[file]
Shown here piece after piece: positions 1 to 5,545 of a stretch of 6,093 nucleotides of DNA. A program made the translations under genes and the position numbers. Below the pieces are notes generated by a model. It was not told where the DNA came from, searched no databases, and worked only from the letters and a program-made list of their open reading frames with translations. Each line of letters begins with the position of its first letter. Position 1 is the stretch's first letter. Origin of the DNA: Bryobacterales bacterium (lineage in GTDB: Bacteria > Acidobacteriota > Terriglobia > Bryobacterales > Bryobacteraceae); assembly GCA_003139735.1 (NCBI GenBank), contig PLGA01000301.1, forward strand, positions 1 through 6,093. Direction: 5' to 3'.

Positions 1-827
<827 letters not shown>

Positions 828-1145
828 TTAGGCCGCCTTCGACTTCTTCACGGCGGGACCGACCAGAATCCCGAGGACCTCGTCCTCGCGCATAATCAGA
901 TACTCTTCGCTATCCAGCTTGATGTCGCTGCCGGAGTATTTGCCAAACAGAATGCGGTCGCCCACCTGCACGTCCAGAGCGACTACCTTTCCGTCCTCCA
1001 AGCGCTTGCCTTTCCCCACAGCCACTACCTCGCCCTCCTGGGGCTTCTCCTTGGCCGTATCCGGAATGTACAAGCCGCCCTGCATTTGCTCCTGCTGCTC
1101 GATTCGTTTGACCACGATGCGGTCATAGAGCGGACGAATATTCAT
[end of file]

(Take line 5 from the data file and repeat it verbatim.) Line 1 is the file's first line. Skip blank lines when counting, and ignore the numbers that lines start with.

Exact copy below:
828 TTAGGCCGCCTTCGACTTCTTCACGGCGGGACCGACCAGAATCCCGAGGACCTCGTCCTCGCGCATAATCAGA